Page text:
<They dont seem to care if they go in the next round or not. They are putting in time until something happens and hoping that it is not too painful.>
I can confirm these sentiments as well. Old and new employees alike really dont care anymore and Dow is just a paycheck.
The mood at work is somber at best. People are walking around like Zombies, even stiffer than usual. This is hard to accomplish as most are usually so uptight you could shove a piece of coal where the sun dont shine a they'd hand you back a diamond.
The reason many millionaires are against the estate tax sunset proposal is the eventual cost to their taxable heirs, not the fairness issue. The current law front-ends tax payments on the estate and gives a stepped up basis to the assets given to the beneficiaries.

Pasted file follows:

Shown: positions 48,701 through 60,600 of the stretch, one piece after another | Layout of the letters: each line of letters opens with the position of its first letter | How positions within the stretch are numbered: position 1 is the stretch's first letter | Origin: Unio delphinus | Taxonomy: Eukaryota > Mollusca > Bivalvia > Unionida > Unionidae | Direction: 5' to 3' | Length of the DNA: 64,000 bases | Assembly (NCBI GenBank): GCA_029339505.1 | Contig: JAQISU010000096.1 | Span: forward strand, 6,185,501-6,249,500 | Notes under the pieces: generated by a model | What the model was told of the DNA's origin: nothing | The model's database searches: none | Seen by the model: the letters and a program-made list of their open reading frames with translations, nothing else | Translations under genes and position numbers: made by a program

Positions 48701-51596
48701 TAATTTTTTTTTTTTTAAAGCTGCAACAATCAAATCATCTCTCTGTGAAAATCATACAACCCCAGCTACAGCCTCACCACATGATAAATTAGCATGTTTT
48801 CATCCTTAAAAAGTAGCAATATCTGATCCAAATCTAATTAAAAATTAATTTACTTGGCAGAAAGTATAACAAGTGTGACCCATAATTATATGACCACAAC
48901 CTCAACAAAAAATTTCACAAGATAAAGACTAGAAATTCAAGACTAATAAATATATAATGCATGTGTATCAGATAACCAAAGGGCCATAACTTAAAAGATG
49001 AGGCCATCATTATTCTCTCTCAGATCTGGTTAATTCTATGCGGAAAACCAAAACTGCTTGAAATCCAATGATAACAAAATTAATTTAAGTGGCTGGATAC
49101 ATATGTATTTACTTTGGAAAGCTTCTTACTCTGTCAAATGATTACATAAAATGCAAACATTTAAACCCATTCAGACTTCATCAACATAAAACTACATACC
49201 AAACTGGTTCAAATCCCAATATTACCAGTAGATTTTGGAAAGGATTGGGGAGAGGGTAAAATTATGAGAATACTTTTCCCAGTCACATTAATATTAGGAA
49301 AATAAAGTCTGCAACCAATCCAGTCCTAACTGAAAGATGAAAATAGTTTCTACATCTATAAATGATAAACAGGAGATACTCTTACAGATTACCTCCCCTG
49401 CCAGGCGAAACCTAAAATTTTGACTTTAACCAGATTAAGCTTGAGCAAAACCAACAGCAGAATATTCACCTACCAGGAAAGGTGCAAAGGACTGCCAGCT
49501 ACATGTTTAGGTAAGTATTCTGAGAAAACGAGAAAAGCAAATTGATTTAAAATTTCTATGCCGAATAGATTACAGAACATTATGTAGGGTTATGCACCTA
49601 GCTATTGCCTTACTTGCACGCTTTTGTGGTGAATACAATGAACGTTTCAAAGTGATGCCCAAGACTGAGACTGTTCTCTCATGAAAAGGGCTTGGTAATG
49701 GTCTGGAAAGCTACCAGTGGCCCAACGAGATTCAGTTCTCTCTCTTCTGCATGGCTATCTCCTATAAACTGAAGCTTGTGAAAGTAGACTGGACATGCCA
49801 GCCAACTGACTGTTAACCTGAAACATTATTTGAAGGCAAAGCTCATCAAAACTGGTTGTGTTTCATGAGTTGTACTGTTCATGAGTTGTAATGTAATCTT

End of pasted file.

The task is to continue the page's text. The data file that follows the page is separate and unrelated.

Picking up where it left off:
Were the estate tax to end in 2010, the heirs receive the assets of the deceased at the same tax basis as the deceased and must pay mega-taxes to sell them, even if to only diversify the inherent risks. This is the real reason most don't want the estate tax to end. They don't feel there heirs can manage that much money without paying huge taxes plus it messes up all the plans laid to avoid/minimize both their income and estate taxes. That's the real reason, IMHO.